The earliest documentary evidence of black people living in Nova Scotia comes from the surviving records from the Fortress of Louisbourg on Cape Breton Island. Nearly 200 enslaved Blacks can be identified among the general population living there during the French régime, 1713-58. The early inhabitants of Halifax also included numerous enslaved and free Blacks, the latter working mostly as tradesmen and labourers.
When the New England Planters came to Nova Scotia in the 1760s, they brought an estimated 150 Blacks with them, having been promised “100 acres to every person, Master or Mistress of a Family, with [an additional] 50 acres for every white or black man, woman or child.” These Blacks were probably all enslaved, with occasional exceptions such as Barbery Cuffee, a black mid-wife in Liverpool, and Robbin Robbins, a mixed race carpenter at Cornwallis.
The 1767 township census identified 104 black people then living in Nova Scotia: “Annapolis 6; Cape Breton Island 7; Canso 2; Chester 1; Cornwallis 7; Dartmouth 1; Falmouth 4; Granville 5; Halifax 54; Hopewell 3; Horton 2; Lawrencetown 1; Liverpool 4; Lunenburg 2; Maugerville (Saint John River) 1; Newport 2; and Island of St. John’s (Prince Edward Island) 2.”
The first large group of Blacks to arrive in the province were the Black Loyalists who came as refugees after the American Revolution. Some of them had served in Loyalist regiments, others had worked in various capacities with British military and civilian units, and still others had fought in the war as part of their own company, the Black Pioneers. Some had been free before the Revolution, but most gained liberty by escaping their masters and fleeing behind the British lines, where they were emancipated.
The Black Loyalists came with thousands of other refugees evacuated from New York City in 1783. A written record known then and now as “The Book of Negroes” was compiled at their departure, listing by name approximately 3,000 black and mixed race, women and children, all free, who sailed north to begin new lives. Their arrival marked the first time that the notion of ‘community’ was a meaningful concept and a real possibility for Blacks in Nova Scotia.
The British government scattered them throughout the colony -- some in Halifax, Annapolis Royal, Clements and Granville, others in new communities, including Birchtown (near Shelburne), Brindleytown (outside Digby), Preston (near Halifax), Little Tracadie and Chedabucto (Guysborough).
An estimated 1,230 enslaved Blacks also arrived in Nova Scotia after the Revolution, travelling with their Loyalist owners and settling with them throughout the colony. An incomplete list compiled then showed their dispersal as: “Dartmouth 41; Country Harbour 41; Chedabucto 61; Island of St. John 26; Antigonish 18; Cumberland area 21; Partridge Island (Parrsboro) 69; Cornwallis and Horton 38; Newport and Kennetcook 22; Windsor 21; Annapolis Royal area 230; Digby 152; St. Mary’s Bay 13; Shelburne [not tallied]; River St. John 441.”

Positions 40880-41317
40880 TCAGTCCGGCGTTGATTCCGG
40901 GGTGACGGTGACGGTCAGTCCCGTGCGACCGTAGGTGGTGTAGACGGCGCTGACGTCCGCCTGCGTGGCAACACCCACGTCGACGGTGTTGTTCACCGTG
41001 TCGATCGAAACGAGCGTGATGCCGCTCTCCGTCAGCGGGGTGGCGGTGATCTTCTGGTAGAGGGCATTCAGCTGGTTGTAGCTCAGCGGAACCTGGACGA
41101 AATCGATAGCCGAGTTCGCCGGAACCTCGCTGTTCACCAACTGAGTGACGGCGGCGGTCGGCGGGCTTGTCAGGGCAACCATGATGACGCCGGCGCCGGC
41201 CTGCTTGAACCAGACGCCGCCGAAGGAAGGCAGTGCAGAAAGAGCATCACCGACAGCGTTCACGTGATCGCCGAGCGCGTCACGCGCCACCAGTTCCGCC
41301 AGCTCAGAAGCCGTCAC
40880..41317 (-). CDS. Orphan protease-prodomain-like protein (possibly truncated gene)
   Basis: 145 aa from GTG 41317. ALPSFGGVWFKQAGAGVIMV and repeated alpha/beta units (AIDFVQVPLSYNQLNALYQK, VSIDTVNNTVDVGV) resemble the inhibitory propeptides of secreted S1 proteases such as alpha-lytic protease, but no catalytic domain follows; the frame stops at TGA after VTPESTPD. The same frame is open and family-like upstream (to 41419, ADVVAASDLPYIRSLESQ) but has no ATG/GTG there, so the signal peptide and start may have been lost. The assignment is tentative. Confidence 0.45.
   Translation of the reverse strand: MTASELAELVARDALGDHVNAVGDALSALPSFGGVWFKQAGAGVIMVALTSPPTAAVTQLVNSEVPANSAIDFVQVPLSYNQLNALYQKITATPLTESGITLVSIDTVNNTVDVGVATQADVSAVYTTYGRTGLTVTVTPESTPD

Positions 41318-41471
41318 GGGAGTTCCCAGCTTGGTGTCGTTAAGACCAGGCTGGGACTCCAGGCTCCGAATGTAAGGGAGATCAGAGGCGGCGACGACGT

It was a confusing time, with free and enslaved Blacks often living in close proximity, all struggling to adjust to new realities and old attitudes. Black Loyalists received indifferent and inferior treatment compared to white Loyalists when it came to granting land, provisions and other resources to begin their new lives. As a result, some 1,200 Black Loyalists left Nova Scotia in 1792 for Sierra Leone in West Africa. Their departure removed a substantial portion of the black population, creating new challenges for those who remained.
The next major immigration was in 1796, when nearly 600 Jamaican Maroons were brought to Halifax and settled as a group in Preston Township. They helped to build Government House, worked on new fortifications at the Citadel, and served in the local militia. A few became farmers in Boydville, near Sackville.
The Maroons brought their own religion and customs, and did not see themselves as permanent residents. They pointed this out repeatedly to the authorities and in 1800, when the cost of supporting them could no longer be sustained, they were sent to Sierra Leone.
The last substantial group was the Refugee Blacks from the War of 1812. Nearly 2,000 arrived in Halifax, 1812-15. Over 300 settled in the city and a few went to Dartmouth. Otherwise they were accommodated in two large groups at Hammonds Plains (outside Halifax) and Preston; and in various smaller settlements around the province, including Cobequid Road, Windsor Road, Five Mile Plains, Beech Hill, Refugee Hill, Porter’s Lake, Fletcher’s Lake, Prospect Road, Beaverbank, Avonport, Pine Woods, Pictou and Mill Village.
Again, settling in was not easy. Although the Refugees at Hammonds Plains received land grants of ten acres each in 1816, those at Preston were given only warrants, and did not receive full title until 1842.
Occasional black settlers, mostly sailors from the Caribbean, came to Nova Scotia after the 1820s, but no sizeable group arrived until the early 1900s when black immigrants, chiefly from Barbados, came to Industrial Cape Breton to work in the steel mills and coal mines.
Today’s African Nova Scotians continue to live in their historical places of settlement, although many have moved to larger urban areas. Founding family names such as Cromwell, Farmer, Hamilton, Langford, Marsman, Oliver, Slaughter and States remain common. Proud of their ancestry, their history and their cultural traditions, they have built strong communities which continue to the present.
Nova Scotia Archives — https://archives.novascotia.ca/african-heritage/settlement/
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